The U.S. Department of Energy Thursday announced new efficiency standards for commercial air conditioners and furnaces. In making the announcement, the DOE said the standards, developed with industry, utilities, and environmental groups, “will save more energy than any other standard issued by the Department to date. Over the lifetime of the products, businesses will save $167 billion on their utility bills and carbon pollution will be reduced by 885 million metric tons.”
According to Energy Secretary Ernest Moniz, “This rule also shows that strong public-private partnerships can reap environmental and economic dividends and drive technology breakthroughs.” The new commercial air conditioning and furnace standards will occur in two phases. The first phase will begin in 2018 and will deliver a 13 percent efficiency improvement in products. Five years later, an additional 15 percent increase in efficiency is required for new commercial units.
Commercial air conditioners, also known as rooftop units, are commonly used in low-rise buildings such as schools, restaurants, big-box stores and small office buildings. They cool about half of the total commercial floor space in the United States.
To finalize this standard, the Department convened 17 stakeholders, including major industry organizations, including the Air Conditioning, Heating, and Refrigeration Institute and Air Conditioning Contractors of America, along with some of the nation’s leading manufacturers, utilities, and efficiency organizations.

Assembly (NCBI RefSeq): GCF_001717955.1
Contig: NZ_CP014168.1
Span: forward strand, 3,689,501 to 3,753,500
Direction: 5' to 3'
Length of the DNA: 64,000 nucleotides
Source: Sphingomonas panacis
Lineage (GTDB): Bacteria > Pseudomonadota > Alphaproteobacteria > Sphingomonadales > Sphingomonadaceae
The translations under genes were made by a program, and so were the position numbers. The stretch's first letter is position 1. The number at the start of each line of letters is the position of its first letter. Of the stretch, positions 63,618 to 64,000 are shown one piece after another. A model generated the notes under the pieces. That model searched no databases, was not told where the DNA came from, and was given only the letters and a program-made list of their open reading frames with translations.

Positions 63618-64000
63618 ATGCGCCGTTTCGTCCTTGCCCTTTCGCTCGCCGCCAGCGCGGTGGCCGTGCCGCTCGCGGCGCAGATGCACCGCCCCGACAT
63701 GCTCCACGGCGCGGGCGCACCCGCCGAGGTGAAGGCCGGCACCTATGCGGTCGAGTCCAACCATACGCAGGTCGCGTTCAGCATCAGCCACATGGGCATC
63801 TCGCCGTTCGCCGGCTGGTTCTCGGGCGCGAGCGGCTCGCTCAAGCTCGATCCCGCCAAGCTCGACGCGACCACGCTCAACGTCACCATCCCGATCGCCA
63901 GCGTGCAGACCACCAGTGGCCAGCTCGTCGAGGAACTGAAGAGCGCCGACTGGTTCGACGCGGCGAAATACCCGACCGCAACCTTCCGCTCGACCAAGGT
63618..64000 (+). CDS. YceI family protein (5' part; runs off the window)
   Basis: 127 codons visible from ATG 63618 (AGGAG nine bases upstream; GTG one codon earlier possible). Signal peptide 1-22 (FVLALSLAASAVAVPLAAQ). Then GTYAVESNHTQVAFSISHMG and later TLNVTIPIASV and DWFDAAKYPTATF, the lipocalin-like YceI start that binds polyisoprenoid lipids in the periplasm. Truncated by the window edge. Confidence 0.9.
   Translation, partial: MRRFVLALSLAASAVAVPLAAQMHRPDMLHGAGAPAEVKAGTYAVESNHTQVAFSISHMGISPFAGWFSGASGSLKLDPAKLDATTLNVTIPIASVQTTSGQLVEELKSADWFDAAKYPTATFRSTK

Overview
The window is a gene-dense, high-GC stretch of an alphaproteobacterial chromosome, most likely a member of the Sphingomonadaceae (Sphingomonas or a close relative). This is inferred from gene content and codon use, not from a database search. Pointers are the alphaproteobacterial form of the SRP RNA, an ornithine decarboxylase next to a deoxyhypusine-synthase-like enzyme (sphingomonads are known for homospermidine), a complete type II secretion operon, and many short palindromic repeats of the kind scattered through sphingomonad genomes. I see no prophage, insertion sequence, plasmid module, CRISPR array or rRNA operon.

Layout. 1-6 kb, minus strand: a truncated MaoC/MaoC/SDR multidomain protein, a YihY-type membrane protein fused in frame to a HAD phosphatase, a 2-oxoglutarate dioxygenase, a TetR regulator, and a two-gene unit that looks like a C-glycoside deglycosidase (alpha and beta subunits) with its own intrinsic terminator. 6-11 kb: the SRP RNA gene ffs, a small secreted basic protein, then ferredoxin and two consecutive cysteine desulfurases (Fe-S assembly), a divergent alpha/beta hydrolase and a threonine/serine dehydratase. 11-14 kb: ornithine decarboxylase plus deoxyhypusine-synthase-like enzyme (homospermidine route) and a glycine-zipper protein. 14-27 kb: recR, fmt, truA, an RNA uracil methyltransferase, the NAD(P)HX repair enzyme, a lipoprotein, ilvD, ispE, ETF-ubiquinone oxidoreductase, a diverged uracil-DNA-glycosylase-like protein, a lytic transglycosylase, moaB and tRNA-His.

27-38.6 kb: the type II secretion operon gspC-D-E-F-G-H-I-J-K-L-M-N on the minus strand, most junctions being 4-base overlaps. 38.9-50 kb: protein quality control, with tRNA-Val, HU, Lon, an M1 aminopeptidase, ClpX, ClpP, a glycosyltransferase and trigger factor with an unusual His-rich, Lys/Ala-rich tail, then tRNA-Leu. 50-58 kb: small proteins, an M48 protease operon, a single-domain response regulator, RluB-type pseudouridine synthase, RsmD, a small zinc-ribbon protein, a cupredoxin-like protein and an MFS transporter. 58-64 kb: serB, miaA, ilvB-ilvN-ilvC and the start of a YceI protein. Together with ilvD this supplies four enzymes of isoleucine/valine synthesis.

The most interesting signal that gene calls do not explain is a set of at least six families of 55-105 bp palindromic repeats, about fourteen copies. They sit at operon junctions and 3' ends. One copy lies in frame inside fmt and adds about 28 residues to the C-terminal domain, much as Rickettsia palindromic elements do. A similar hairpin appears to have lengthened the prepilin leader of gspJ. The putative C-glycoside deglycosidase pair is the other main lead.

The Energy Department’s High Performance Rooftop Unit Challenge catalyzed several manufacturers to develop more efficient, cost-effective rooftop air conditioners. The Department’s Advanced Rooftop Unit Campaign then spurred businesses to upgrade over 40,000 rooftop units to newer models by providing them with technical assistance throughout the process.
During the last seven years, the Department has finalized new efficiency standards for more than 40 household and commercial products, including commercial refrigeration equipment, electric motors, and fluorescent lamps, which it claims will save consumers nearly $535 billion and cut greenhouse gas emissions by over 2 billion metric tons through 2030. Today’s announcement brings the Energy Department more than two-thirds of the way to achieving the President’s goal of reducing carbon pollution by 3 billion metric tons. That is equivalent to cutting more than a year’s carbon pollution from the entire U.S. electricity system.